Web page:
That hasn't worked out so well for opposing defenses this season, however. Toronto's infamous culture reset has resulted in a more pass-happy, 3-point-heavy offense that remains sustainable when Lowry and DeRozan move the ball, which they're doing much more freely than ever before.
The All-Star duo combined for 15 assists - resulting in 36 points - in Game 1, and Raptors not named Lowry or DeRozan combined to shoot 13-of-21 on 3-point attempts.
"It's definitely a 'pick your poison' (situation), but we just have to do better," Brooks said of the challenges the Raptors' revamped offense provides.
"We have to be able to close out on point, close out on the catch, know who has the ball and which way to close out on them. Some guys can just flat-out shoot and they don't put the ball on the floor as well - we have to know that, understand that, and make sure they get away from their strengths."
No player fits that bill quite like Miles, a dead-eye shooter who scored 12 points on eight shooting possessions Saturday, going 4-of-7 from behind the arc.
"We have a lot of guys that can affect the game and are extremely talented and we've been able to use that to our advantage all year," Miles said of his team using an 11-man rotation in a playoff game. "If you've had to go to it and use it all year, there's no sense in us not taking advantage of it now."
Wright, meanwhile, praised Casey's season-long commitment to a deeper rotation.
"Coach did a good job of keeping us in the rotation all year," said Wright, who finished with 18 points, four assists, and three steals on 7-of-10 shooting in Game 1, with 11 of those points coming in the fourth quarter. "Whether we were playing 12 guys or not, everybody was in the rotation, so when people's moment came, we were just ready to step up."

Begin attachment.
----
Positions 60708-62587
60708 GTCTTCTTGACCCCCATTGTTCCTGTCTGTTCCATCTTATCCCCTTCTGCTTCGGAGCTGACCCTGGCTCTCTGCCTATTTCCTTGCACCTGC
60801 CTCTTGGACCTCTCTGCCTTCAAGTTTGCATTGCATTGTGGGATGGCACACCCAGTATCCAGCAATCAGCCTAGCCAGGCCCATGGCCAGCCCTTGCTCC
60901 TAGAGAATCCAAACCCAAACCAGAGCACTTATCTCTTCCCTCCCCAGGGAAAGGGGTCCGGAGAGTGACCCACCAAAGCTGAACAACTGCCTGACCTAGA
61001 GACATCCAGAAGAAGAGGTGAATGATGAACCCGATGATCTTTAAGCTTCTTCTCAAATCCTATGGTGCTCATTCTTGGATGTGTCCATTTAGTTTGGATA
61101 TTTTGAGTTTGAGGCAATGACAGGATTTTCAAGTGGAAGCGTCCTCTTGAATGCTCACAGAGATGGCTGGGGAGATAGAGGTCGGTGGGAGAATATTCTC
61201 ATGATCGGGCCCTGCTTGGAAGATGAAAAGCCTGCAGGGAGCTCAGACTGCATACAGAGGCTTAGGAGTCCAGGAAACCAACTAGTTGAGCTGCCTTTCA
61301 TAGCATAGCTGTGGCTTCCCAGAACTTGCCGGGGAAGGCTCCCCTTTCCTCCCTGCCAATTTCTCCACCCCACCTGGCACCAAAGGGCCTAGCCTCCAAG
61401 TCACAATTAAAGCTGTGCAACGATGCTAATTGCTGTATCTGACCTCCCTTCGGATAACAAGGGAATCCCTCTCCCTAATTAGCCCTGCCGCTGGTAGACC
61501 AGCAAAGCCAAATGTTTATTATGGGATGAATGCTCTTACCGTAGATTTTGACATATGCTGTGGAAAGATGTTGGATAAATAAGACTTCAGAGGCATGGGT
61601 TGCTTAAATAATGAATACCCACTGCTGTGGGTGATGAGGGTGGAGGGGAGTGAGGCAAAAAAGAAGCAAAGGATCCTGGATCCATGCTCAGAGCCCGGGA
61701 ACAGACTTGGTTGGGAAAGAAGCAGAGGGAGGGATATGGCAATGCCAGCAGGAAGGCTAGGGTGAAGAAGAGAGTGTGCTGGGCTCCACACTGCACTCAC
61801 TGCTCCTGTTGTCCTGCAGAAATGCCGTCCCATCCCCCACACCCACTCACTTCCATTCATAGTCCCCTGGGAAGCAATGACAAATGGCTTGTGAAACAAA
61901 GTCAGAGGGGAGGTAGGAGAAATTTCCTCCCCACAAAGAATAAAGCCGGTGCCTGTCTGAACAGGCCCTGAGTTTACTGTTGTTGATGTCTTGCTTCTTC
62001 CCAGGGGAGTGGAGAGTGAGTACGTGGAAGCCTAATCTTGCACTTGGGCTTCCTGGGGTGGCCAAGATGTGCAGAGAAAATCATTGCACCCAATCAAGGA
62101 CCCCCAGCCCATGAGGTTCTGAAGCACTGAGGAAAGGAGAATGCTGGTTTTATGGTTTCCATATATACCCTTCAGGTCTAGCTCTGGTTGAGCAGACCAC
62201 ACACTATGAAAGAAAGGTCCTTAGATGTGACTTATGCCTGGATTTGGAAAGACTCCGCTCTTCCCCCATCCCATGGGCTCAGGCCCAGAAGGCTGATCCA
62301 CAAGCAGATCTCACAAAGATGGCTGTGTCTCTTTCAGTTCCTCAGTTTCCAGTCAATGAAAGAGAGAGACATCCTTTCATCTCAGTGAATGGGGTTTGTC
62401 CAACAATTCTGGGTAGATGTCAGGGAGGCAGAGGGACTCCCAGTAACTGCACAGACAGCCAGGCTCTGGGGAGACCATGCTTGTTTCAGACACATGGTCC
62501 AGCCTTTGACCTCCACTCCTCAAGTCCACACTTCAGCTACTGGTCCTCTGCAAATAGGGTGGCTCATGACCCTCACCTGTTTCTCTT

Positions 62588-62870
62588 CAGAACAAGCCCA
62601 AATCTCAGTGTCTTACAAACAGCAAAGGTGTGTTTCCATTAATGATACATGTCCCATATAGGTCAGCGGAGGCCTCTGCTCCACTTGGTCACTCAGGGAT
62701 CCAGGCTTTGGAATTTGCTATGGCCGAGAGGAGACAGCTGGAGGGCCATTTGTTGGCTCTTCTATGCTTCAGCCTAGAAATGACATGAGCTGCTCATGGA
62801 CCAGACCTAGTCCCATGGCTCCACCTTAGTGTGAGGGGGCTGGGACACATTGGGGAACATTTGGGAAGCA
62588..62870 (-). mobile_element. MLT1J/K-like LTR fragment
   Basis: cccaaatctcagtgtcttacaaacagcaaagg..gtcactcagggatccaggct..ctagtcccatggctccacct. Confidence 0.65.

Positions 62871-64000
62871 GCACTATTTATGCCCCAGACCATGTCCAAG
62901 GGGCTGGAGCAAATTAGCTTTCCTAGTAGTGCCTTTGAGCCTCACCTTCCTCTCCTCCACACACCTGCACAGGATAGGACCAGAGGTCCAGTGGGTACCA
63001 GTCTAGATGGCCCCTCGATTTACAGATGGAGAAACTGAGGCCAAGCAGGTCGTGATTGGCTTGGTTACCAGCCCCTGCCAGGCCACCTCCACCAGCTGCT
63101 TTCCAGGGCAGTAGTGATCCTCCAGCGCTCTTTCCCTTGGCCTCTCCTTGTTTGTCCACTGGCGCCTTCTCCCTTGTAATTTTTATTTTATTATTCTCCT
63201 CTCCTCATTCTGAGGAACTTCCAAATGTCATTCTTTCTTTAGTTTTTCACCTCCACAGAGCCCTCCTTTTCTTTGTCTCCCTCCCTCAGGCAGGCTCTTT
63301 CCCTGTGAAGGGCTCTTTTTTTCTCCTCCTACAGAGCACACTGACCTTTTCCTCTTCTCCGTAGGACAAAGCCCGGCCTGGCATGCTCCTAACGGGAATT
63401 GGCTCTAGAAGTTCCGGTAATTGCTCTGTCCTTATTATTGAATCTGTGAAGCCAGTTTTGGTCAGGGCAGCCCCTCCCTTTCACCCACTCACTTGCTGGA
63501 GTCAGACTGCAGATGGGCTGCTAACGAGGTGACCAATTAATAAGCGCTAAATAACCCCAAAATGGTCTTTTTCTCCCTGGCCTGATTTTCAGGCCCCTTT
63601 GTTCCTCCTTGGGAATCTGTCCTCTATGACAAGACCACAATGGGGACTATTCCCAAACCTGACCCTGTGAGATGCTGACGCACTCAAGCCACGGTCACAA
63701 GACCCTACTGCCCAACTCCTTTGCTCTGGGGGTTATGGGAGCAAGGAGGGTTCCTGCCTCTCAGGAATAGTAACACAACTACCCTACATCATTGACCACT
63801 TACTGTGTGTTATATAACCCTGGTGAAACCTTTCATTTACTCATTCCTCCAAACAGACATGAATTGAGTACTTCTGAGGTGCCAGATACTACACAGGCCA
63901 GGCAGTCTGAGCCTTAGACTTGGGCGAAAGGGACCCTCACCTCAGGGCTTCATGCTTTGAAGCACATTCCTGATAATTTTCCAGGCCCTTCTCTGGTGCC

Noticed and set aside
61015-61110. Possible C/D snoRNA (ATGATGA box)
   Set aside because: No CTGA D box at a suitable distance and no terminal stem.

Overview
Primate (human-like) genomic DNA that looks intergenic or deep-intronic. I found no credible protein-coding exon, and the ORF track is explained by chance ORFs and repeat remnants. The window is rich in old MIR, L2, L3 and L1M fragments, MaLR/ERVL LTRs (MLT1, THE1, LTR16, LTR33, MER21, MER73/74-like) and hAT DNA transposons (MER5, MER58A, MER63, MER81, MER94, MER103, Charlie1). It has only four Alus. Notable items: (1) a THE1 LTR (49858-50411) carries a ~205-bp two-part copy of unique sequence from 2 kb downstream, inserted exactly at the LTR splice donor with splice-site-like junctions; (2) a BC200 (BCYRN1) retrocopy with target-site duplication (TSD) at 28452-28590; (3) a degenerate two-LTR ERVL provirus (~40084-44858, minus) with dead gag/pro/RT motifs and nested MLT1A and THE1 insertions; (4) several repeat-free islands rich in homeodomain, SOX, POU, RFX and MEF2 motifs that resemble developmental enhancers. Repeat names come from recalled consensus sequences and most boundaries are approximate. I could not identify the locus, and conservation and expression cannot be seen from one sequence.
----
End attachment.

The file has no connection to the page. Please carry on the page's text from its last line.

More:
To illustrate the impact of the Raptors' depth Saturday, consider DeRozan. The Raptors nursed a one-point lead to start the fourth quarter, with their go-to scorer - and arguably a top 10 talent this season - on the bench. When the four-time All-Star checked back into the game with 4:52 remaining, Toronto led by nine.
"It's great. We have the utmost confidence in our teammates, the way they've been playing all year," DeRozan told theScore. "The style of play we've been playing is trusting our teammates to make the next play, and you see it ... We invite the traps on us, honestly. We're going to make the right pass. It's about everybody else making the right play, and them guys did."
The Raptors have spent the best season in franchise history downplaying much of their success with the bigger picture in mind. They know it's only one game. And should they get by the Wizards, they'll likely hear the same questions about the value of their depth before running into the league's most dominant singular force in LeBron James. But if you're considering why this year might truly be different for Toronto, look no further than Saturday night, and the capability of that depth - empowered by Casey, Lowry, and DeRozan - to keep doing in April, May, and possibly even June exactly what it's been doing for the last six months.
(Photos courtesy: Getty Images)